The web makes so much information available that we sometimes forget that there are still many hidden archives and collections that are not immediately accessible by way of a simple Google search.
One example is the pages created by government departments that house reports, policy papers and the gamut of related materials that are collected by the departments to keep the public informed, and which are often commissioned to inform the government of issues and concerns that may form part of policy. One of our academics was concerned recently when she went to the Department of Justice website to locate a report she had written several years ago for the previous government. The report, and all associated material, seemed to have vanished, without any indication of any new location, nor a clear lead to what had happened to it. Her assumption was that the new government, on coming to power, had removed all traces of the previous government's documents from the public sphere.
She was right that the new incumbents had taken an e-broom to the website and created a literal ground zero from their start in office.. This would not be so bad had they left an easy trail of where one could find all previous documentation, rather than creating a modern equivalent of rewriting history as if nothing had existed previously. On their website, there is no link to older material on the Research Papers page, where one would have expected to find this type of report, but when you trawl around, there is a link of sorts on Policy pages (!) – the breadcrumb trail is
Home» Publications» Policy» Ministry of Justice
… on the right hand side there is a note which says ‘Archived pages’ with a National Archives. How the average user would know this is where one might find items such as this report is questionable.
Since 2007, UK government information is harvested by the National Archives, including the entire corpus of reports, etc, produced for the DOJ under the previous Labour government. The NA is obliged under its charter to harvest government department websites on a regular basis, and keep the results online, in its site. The date when a site was last harvested can be found with some digging around, and the remit for web continuity is also explicitly stated. This will go some way to saving born digital information of an official nature, but is not fool proof, because the harvesting is not continuous, so some items might go up briefly on a department’s site and be taken down before the next harvesting period. For example, in 2012, the Ministry of Justice site was harvested on January 19, and then not again until February 27, a gap of over 5 weeks.
Interestingly – frustratingly – a Google search for the title of a report does not return reports listed on the National Archives site. An advanced title search on the National Archives own site does not return the report. You need to know the title, and that it was delivered to the Ministry of Justice, and then search in an A-Z list on the harvested MoJ site.
Sound complicated? It sure is. In many ways this one example is a symptom of a much greater long term problem for legal scholars, researchers, and historians. Because there are no longer general uniform retrieval systems in place, such as online catalogues, or even (don’t say it too loudly) the old fashioned, and not always perfect, card catalogues, the systems of organization that once provided a consistent means of locating government papers has become fragmented.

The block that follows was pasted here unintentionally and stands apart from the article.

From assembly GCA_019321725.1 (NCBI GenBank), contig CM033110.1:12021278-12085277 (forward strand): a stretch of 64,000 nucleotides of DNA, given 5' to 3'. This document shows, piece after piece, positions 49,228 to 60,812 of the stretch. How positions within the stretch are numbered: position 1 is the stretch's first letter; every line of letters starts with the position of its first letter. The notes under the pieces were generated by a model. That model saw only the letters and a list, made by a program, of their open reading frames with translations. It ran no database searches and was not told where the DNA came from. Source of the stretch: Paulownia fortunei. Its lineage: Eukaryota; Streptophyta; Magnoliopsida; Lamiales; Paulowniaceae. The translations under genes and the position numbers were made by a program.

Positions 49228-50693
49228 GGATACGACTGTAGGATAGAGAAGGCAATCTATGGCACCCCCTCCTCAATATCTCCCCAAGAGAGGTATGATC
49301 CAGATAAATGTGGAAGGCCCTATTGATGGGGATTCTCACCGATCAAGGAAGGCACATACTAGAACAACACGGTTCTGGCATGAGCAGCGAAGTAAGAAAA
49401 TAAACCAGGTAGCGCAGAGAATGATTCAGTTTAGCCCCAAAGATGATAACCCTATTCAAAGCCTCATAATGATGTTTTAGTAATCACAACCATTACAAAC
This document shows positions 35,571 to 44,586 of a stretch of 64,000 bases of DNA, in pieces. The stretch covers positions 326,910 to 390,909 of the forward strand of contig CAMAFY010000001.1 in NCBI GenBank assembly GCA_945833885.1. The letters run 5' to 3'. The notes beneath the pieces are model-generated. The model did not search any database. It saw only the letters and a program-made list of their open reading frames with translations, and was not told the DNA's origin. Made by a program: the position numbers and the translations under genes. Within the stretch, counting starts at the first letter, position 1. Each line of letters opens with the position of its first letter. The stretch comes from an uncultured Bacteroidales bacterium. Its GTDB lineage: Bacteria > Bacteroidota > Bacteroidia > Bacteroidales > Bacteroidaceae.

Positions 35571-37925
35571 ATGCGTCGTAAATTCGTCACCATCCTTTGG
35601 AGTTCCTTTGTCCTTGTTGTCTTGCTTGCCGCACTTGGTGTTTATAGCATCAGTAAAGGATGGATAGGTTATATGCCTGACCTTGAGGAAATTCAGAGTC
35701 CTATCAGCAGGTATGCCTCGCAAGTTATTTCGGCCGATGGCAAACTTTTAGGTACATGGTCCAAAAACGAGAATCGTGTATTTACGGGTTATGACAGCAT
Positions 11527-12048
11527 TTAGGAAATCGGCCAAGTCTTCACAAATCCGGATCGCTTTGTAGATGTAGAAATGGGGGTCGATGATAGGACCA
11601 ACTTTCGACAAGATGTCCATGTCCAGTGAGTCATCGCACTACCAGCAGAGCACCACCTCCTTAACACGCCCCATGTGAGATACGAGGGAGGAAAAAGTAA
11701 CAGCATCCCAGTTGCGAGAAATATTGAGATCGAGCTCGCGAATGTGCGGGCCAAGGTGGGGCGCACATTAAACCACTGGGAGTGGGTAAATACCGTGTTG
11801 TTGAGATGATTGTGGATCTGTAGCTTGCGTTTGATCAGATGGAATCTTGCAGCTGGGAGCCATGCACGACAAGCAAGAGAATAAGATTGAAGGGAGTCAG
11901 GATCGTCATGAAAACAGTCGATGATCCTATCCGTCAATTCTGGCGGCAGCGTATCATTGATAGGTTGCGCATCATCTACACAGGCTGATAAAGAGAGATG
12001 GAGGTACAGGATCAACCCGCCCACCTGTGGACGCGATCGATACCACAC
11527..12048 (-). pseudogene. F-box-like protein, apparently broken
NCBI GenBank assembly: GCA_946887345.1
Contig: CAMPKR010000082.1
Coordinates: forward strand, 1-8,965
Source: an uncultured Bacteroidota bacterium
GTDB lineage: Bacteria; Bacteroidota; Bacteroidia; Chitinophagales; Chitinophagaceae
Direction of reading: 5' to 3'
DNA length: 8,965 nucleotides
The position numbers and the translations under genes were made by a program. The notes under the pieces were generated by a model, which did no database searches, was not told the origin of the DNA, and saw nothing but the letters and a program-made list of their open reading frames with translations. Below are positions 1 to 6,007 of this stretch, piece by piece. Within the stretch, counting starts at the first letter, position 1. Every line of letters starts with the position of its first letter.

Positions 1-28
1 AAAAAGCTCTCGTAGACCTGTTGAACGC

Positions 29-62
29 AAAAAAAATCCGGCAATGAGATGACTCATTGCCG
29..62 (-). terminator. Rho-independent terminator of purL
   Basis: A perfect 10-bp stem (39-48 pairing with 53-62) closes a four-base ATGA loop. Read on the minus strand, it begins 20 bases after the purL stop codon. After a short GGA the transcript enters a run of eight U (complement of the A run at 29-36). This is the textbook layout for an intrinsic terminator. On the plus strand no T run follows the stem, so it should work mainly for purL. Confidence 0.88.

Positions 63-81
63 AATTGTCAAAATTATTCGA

Organisations make decisions about their web presence without always planning for the future or realising the wider long term implications of their decisions. The web is not neatly indexed and organised, nor can it be.
The situation was reinforced recently when we were notified that Parliamentary Vote Office will no longer produce hard copy of the Public Bill and General Committee Proceedings in official bound volumes. They are now published on the Parliament website in html and pdf format only. The last completed paper set of bound volumes of general committee proceedings are for the 2006/07 session; no more will be produced. In the UK Parliament, the Vote Office is responsible for the provision and distribution of all UK and European parliamentary papers required by MPs in the course of their work. Bills, acts of Parliament, copies of Hansard and the Order Paper are all provided by the Vote Office. Our concern grows that the change to the publication of Proceedings may foreshadow a similar change for the Bills, Acts, Hansards and Order Papers. If we could be informed of changes, and we knew we could rely on web continuity for a full record such as we have now in our Official Papers collection going back over 400 years, we would feel more comfortable with these changes that seem to take place on such an ad hoc basis.
And one must also wonder how the ordinary punter gets to know that this is what has happened to more recent information from the government. Using one of the common search engines does not locate the report which sparked this blog piece. It requires someone to know the background developments that have taken place for storing these documents, to know what the archive is and does, and to feel competent in searching it. That is not open access, in the way that a book collection on shelves in a library is open access. The concern is that the majority of people do not use structured searching, they prefer serendipity, and they are thus likely to end up missing what they require without even realising that most government documents actually do exist somewhere on the internet.